JUST retired NHS chief Sir David Nicholson CBE has left the NHS with a pension pot worth almost £1.9 million, after earning a basic salary of £211,000 – when many think he should have been sacked, in the aftermath of the Francis Inquiry and report into the disaster that took place under his watch at the Mid-Staffs Foundation Hospital NHS Trust.
Nicholson was Chief Executive of NHS England until March 31st 2014. Before the formation of NHS England in April 2013, he was Chief Executive of the NHS from 2006. He previously held chief executive roles at NHS London, and three other regional health authorities, one of which from 2005-2006 included the Mid-Staffs Hospital.
There, with the support of the Blair-Brown Labour government, he drove on massive cuts so that the hospital could qualify for Foundation Trust status.
Decisions, including big staff cuts, resulted in patients being mistreated and subjected to appalling care from which many died.
Speaking to an audience of health professionals at the NHS’ annual health and care innovation expo in Manchester, he said he had made mistakes both in his role as NHS chief executive in 2009-10 and also when he was chief executive of the NHS’ West Midlands strategic health authority in 2005-06.
At the time, campaigners called for the under-fire boss to be sacked after the publication of the Francis report in 2013, but he would not go and the Tory led coalition would not sack him.
He stayed on as the head of the NHS.
He however knows a disaster when he sees one.
Now into his retirement, he has spoken out on the future of the service, no doubt trying to avoid the blame for another much bigger disaster that is being prepared.
He has just told the BBC that ‘the NHS is facing a substantial financial problem’.
He added that the NHS in England was accruing large deficits which would become ‘crystal clear’ later this year.
However, instead of talking about this huge crisis for the NHS, politicians were focusing on expanding services, a situation that caused him ‘very great concern’.
Nicholson revealed that because there was an election period, the NHS was unable to publish the latest report on its financial position, which meant that politicians could pledge what they liked without being called to account until after May 7.
Nicholson pointed to ‘a substantial financial problem, particularly in the hospital sector’.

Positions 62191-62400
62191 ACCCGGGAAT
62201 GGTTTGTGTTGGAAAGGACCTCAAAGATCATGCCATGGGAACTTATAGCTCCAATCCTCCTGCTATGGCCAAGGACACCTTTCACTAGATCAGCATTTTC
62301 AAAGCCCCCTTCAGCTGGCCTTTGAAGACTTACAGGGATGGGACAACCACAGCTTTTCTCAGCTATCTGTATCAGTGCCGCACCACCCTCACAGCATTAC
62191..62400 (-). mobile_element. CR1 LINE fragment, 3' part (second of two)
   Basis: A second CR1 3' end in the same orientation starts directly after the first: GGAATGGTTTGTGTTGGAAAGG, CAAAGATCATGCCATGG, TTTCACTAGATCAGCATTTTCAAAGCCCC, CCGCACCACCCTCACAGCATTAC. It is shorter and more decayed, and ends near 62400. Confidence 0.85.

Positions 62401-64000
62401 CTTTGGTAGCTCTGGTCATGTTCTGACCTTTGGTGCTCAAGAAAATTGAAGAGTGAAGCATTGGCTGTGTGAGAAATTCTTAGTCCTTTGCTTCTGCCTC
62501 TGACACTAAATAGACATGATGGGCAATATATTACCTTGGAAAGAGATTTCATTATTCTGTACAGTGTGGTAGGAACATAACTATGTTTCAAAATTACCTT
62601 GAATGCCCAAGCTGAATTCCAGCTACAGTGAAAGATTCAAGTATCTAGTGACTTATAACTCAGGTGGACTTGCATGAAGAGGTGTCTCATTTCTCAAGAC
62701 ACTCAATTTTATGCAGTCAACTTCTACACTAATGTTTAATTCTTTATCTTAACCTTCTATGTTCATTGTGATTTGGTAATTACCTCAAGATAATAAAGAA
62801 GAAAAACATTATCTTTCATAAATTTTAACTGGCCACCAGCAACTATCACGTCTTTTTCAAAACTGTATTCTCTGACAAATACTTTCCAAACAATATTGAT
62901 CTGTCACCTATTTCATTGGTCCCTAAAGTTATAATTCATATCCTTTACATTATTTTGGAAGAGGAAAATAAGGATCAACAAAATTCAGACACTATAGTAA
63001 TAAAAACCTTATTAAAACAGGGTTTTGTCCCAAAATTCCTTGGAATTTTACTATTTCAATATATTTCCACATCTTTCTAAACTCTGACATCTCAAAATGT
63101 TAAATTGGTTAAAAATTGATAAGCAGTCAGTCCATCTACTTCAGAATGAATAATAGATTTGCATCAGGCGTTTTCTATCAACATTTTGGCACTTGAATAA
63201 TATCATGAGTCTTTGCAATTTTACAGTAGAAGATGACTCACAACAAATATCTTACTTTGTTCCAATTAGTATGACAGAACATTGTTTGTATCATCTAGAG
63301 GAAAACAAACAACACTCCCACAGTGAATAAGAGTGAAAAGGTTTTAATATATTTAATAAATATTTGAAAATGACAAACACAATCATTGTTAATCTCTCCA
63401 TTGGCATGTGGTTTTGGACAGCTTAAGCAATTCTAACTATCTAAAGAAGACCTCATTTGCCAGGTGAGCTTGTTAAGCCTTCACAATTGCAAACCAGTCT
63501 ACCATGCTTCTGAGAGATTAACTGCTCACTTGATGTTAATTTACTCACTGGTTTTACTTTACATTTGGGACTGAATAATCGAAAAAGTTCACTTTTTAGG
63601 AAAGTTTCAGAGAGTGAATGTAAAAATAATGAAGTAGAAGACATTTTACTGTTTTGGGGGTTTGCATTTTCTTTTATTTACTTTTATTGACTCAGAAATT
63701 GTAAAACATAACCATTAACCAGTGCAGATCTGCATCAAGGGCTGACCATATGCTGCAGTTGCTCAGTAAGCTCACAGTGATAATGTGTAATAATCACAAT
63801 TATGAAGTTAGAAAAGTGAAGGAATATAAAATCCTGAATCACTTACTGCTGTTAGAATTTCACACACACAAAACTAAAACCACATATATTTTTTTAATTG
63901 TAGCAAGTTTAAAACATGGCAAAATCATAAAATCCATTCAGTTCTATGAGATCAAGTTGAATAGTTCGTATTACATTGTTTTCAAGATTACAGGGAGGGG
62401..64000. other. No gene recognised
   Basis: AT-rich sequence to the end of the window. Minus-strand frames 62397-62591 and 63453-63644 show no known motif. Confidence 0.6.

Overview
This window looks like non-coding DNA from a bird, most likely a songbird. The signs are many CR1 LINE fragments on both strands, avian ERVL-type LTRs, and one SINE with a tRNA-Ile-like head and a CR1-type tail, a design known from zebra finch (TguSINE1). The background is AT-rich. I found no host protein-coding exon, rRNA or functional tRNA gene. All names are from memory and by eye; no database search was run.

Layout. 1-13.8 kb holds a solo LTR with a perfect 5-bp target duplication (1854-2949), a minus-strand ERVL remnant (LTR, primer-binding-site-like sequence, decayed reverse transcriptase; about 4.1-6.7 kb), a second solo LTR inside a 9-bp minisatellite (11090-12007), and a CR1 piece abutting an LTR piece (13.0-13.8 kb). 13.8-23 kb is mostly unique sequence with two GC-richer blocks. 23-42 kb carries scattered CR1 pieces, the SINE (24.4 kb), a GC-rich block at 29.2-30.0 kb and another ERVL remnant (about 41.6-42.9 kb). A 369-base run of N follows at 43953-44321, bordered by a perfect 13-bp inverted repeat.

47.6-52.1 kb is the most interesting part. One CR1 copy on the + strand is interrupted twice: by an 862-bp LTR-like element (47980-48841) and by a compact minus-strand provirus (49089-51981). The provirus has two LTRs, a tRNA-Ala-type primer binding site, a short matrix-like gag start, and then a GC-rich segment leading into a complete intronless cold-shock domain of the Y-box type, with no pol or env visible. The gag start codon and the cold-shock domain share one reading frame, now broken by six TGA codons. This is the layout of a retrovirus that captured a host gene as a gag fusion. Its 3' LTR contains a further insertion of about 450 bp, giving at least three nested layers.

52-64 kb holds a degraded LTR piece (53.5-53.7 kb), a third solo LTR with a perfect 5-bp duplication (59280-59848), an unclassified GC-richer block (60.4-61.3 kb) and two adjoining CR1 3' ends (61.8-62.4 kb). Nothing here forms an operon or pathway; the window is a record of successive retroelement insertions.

He added that the NHS needed the £8bn pledged by the Tories and the Lib Dems immediately, and, speaking in national government mode, bemoaned the fact that Labour had not joined the two other parties in making this pledge.
Nicholson continued that politicians are talking about extra services when there was already a ‘financial hole’. He said that the planned NHS efficiencies of £22bn were a ‘big ask’ adding, ‘There is no healthcare system in the world that”s delivered this scale.’ However he encouraged ‘But you could get close’.
With his pension pot secure, Nicholson has delivered a useful warning and confirmation of what is to happen after May 7.
Then the huge financial crisis that the government has plunged the NHS into, will be brought to the fore and an emergency plan be brought forward for the government, or for even a national government, to save the NHS, by closing down scores of A&E’s, or selling them to the private sector, and for the bringing in of charges for seeing a GP or for gaining admission to an A&E Department.
This is what is on hand, just beneath the surface of the current election campaign.
The working class must be warned, prepared and organised to defend the NHS and its basic rights whichever government, coalition or national regime emerges. This is why the WRP is standing seven candidates.
The trade unions must be made ready to call an indefinite general strike to defend the NHS from the onslaught that Nicholson has just hinted at.
The trade unions must bring in a workers government that will nationalise the banks, the major industries and the drug companies to save the NHS and defend workers rights!